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by Abigail Van Buren

DEAR ABBY: My husband constantly leers at women. He bases many of his choices on the "best views" available for girl watching: his seat in a restaurant, where he parks to pick up the kids from high school, seats at sporting events that are close to the cheerleaders, even TV shows that feature cute blondes -- the scantier clad the better.

The most upsetting incident happened when we were saying goodbye to our daughter whom we had taken to college. With tears in my eyes, I turned to my husband for comfort. Abby, instead of offering any, his eyes were glued on the rear end of a cute co-ed as she crossed the lobby.

I have begged, pleaded and explained repeatedly to my husband that his behavior is humiliating, degrading to all involved and just plain disgusting. He either denies he's doing it, becomes defensive, says I need help or tells me I'm "overreacting" -- that ALL men do it.

I have had enough, but at my age starting over seems scary. AM I overreacting? -- YOO-HOO, I'M OVER HERE!

DEAR HERE!: If your husband was 20 years younger, his behavior would be classified as "boys will be boys." But he is no longer a boy, and the older he gets the more his behavior is beginning to resemble that of a creepy old man. Most men may look occasionally, but it appears your husband is obsessive. He owes you an apology for his lack of sensitivity regarding your feelings and should make an effort at behavior modification.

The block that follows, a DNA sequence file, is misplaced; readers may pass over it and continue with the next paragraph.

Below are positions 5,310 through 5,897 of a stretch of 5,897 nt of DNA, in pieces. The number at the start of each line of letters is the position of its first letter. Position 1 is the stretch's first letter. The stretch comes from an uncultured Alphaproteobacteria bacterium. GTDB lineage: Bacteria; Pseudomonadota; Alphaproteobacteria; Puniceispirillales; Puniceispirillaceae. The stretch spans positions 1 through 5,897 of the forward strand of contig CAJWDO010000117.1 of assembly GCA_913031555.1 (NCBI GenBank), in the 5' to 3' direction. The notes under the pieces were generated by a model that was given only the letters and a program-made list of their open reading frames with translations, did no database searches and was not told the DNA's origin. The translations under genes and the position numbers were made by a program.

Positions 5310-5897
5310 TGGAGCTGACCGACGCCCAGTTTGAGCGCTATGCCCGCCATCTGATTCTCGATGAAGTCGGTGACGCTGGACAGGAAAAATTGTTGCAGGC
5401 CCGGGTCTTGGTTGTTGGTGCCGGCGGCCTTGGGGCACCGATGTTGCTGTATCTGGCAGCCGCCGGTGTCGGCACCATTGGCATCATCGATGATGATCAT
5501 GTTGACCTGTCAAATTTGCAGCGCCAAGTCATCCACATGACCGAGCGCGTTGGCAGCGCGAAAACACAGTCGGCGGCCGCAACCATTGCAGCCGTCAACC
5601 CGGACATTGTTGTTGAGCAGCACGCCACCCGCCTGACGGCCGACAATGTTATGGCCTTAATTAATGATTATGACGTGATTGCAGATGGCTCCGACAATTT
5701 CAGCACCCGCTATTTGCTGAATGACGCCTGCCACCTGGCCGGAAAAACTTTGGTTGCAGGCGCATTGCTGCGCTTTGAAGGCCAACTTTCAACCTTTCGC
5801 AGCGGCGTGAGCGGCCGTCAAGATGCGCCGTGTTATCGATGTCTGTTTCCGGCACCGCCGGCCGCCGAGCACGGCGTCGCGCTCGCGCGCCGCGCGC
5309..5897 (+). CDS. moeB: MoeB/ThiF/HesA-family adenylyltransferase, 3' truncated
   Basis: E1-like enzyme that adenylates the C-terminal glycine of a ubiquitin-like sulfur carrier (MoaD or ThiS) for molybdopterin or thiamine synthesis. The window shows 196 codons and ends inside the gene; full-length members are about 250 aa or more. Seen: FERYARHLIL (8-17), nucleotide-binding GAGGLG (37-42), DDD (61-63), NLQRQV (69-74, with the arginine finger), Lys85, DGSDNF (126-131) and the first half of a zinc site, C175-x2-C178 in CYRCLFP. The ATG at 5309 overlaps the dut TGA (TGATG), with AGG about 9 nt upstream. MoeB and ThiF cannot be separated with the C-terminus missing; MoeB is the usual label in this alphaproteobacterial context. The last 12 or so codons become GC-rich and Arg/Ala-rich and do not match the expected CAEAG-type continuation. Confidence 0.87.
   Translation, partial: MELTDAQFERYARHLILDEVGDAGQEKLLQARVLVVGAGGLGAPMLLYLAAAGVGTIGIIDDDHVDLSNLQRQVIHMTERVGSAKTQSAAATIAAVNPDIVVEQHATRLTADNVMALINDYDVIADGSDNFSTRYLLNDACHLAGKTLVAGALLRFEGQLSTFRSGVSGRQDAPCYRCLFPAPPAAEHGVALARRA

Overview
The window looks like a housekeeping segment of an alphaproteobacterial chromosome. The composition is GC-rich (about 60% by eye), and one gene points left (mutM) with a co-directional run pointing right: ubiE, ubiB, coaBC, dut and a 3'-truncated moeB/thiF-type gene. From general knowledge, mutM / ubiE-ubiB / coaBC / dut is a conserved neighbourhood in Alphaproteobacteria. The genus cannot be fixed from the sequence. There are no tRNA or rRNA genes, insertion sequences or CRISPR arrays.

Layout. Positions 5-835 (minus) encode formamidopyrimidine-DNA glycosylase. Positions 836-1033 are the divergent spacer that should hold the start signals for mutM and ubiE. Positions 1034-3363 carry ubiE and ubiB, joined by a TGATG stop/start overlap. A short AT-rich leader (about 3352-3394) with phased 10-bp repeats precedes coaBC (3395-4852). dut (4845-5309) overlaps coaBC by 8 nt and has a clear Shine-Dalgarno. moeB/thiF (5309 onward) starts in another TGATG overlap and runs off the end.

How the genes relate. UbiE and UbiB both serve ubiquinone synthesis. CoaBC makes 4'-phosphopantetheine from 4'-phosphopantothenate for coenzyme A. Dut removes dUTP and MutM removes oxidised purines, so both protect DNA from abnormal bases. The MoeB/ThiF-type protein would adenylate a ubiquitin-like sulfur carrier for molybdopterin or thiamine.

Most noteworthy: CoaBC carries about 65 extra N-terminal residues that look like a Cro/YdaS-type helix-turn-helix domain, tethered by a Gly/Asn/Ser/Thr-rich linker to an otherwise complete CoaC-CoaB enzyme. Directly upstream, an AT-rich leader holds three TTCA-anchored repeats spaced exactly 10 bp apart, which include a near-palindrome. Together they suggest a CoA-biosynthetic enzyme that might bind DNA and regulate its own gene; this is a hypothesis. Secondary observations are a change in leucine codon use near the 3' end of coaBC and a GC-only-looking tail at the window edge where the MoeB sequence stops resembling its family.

Staying in an unhappy marriage because the idea of starting over "seems scary" is the wrong reason. But before you throw in the towel, both of you should talk to a marriage counselor -- or an optometrist who can help your husband practice tunnel vision.

DEAR ABBY: My 18-year-old son, "Brandon," dated several girls in high school -- none seriously. But now that he's thinking about colleges, he has fallen head-over-heels for someone named "Michelle." I'm OK with that; my problem is Michelle's mother. It's like she's trying to get them married as soon as possible.

This woman manipulates situations so that her daughter and Brandon spend the majority of their time at her house. Every time we make plans to have Michelle over for dinner or a movie, there's either a reason she can't come, or her mother calls asking her to return home.

Michelle's mom constantly calls and texts my son. On Facebook she carries on about how much she misses him. Whenever Brandon makes a comment about his wonderful girlfriend, her mother chimes in with, "What about her wonderful mother?"

Brandon is being set up and manipulated, but becomes defensive if I try to point it out. We live in a small town, and I have had several unsolicited warnings of "watch out for the mother" whenever people find out who Brandon is dating. Would it be wrong to approach this woman? -- LEVEL-HEADED IN MONROE, N.C.

DEAR LEVEL-HEADED: It appears that Michelle's mother is living vicariously through her daughter and is trying to "help" her land your son. Although the woman's behavior is over-the-top, I doubt that confronting her would discourage her.

Before this goes any further, Brandon needs to understand that Michelle's mother is a textbook example of a problem mother-in-law. If your son has a father, uncle or grandfather in the picture, he may be more receptive to a man-to-man talk about what's going on than he is to a warning from his mother.

For everything you need to know about wedding planning, order "How to Have a Lovely Wedding." Send a business-sized, self-addressed envelope, plus check or money order for $6 (U.S. funds only) to: Dear Abby -- Wedding Booklet, P.O. Box 447, Mount Morris, IL 61054-0447. (Postage is included in the price.)